The New York Times has an article entitled “In Web World of 24/7 Stress, Writers Blog Till They Drop” and boy has it hit a nerve in the blogging community.
The story, which is an interesting read for anyone in blogging or interested in the craft looks at the recent deaths of two bloggers, Russell Shaw and Marc Orchant as well as the near-death experience by Om Malik as potential realities for anyone in the constant-blogging lifestyle. Bloggers for sites part of Gawker Media and the like are consider sweatshop workers driven by the monetary reward of posting popular posts and often. Self-employed bloggers don’t fare much better as people like Michael Arrington admit to declining health and poor sleep due to the constant worry of missing a story.
Some have rubbished the story with Mathew Ingram calling the story “blog trolling 101″ and Marc Andreessen taking a comical stab at potential New York Times article titles but I wasn’t totally convinced. Then i saw Larry Dignan’s post on why he wasn’t mentioned in the article even though he was interviewed — he adds a not so serious reality to the situation by saying he works out and asks if blogging is any more stressful than being a corporate lawyer and I agree that there probably are a lot worse jobs to have than managing 5,000 RSS feeds. Agree or disagree, I still think there is an underlying issue that gives the article some validity. Sure, other jobs are stressful, but the focus was still on blogging.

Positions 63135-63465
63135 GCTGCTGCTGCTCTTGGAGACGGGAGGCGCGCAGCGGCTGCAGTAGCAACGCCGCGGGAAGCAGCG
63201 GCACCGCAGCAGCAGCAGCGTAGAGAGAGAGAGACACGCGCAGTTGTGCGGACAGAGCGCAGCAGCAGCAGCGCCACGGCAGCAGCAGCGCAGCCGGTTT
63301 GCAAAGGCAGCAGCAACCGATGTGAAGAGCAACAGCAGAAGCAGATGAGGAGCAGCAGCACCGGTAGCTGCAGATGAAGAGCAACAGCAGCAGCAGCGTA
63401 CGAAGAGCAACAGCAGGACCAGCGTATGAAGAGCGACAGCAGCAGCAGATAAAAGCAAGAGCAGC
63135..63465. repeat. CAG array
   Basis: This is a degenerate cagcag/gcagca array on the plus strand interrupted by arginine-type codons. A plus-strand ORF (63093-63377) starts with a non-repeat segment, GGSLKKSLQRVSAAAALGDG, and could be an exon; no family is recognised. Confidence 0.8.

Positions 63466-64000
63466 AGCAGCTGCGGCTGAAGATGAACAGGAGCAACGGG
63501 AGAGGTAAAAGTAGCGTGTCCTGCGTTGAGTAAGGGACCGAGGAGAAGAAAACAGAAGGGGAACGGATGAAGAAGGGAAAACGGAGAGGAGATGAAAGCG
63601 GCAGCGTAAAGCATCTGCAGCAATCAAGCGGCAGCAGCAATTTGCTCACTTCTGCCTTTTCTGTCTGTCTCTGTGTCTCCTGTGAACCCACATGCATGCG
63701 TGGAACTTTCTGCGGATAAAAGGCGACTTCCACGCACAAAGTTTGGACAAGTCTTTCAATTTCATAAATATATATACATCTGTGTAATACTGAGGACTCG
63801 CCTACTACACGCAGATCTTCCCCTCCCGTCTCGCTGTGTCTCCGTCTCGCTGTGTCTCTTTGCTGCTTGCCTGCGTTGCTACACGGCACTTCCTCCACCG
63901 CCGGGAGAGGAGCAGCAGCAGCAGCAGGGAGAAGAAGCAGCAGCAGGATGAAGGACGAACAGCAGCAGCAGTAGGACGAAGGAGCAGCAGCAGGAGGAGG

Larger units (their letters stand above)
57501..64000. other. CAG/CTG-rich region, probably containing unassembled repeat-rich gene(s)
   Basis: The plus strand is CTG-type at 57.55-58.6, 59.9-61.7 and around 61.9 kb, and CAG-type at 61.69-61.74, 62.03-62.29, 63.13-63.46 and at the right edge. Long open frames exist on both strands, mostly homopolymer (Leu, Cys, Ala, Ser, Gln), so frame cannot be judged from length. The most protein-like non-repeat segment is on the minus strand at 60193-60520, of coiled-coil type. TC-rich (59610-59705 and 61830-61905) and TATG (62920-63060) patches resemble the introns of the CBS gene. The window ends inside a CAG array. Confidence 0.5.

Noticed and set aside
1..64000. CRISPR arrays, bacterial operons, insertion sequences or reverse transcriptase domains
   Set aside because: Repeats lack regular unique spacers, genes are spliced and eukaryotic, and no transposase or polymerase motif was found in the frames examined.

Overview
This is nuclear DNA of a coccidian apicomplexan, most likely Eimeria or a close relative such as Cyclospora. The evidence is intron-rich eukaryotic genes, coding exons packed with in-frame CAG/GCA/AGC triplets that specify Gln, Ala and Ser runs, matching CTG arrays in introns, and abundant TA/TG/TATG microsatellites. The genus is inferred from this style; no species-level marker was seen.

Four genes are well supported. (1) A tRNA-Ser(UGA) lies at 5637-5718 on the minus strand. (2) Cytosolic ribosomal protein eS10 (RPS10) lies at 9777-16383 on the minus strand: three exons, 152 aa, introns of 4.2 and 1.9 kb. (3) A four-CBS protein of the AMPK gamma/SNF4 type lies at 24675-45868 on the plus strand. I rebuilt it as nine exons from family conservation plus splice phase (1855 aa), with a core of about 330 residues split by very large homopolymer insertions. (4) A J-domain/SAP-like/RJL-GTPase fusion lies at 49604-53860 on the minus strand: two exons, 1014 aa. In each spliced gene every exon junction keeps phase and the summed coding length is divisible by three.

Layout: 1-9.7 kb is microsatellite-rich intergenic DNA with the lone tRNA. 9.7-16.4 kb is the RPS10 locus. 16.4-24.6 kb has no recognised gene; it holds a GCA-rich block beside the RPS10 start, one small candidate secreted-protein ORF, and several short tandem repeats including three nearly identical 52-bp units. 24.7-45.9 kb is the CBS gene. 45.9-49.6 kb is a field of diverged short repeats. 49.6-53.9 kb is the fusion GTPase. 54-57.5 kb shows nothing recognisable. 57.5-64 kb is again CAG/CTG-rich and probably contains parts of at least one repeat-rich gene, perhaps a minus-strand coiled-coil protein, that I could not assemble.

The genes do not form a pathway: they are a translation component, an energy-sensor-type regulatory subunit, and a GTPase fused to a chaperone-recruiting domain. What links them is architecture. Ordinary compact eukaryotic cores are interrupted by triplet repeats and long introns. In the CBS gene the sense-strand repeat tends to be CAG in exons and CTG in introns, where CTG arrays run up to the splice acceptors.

When we look at Michael Arrington being in the position he is in right now it’s safe to say it’s a position he could avoid and blogging around the clock might work for a while, but it really isn’t sustainable. Could it be just an overall addiction? Or is the money also a real reason for people to work continuously thereby lumping blogging in with any other stressful job? I don’t have the answers, but it got me to thinking after realizing how much time I spend online, blogging.
This site isn’t updated nearly as much as others but it doesn’t mean a lot of time doesn’t go into it, sorting through stories, testing things out, writing and even tossing stories before they ever see the light of day. I especially found it ironic seeing this article and realizing this week that I’ve been pretty sick this past Saturday to Saturday, only now feeling better yet I found myself blogging, not because it’s my means of income, or for money at all, just because I like doing it. But could I be confusing my “love” of writing for people to read with an addiction? I sure hope not since I didn’t exactly force myself to do 8 posts a day or anything, but reading the NYT article we should face the reality of life and try to be healthy. Don’t let something happen before you come to a realization, learn from others and if you spend a lot of time at a desk, in front the computer, blogging, reading a lot of blogs or both, consider taking a walk every now and then, getting a check up and taking care of yourself. Now let’s get back to having some fun online.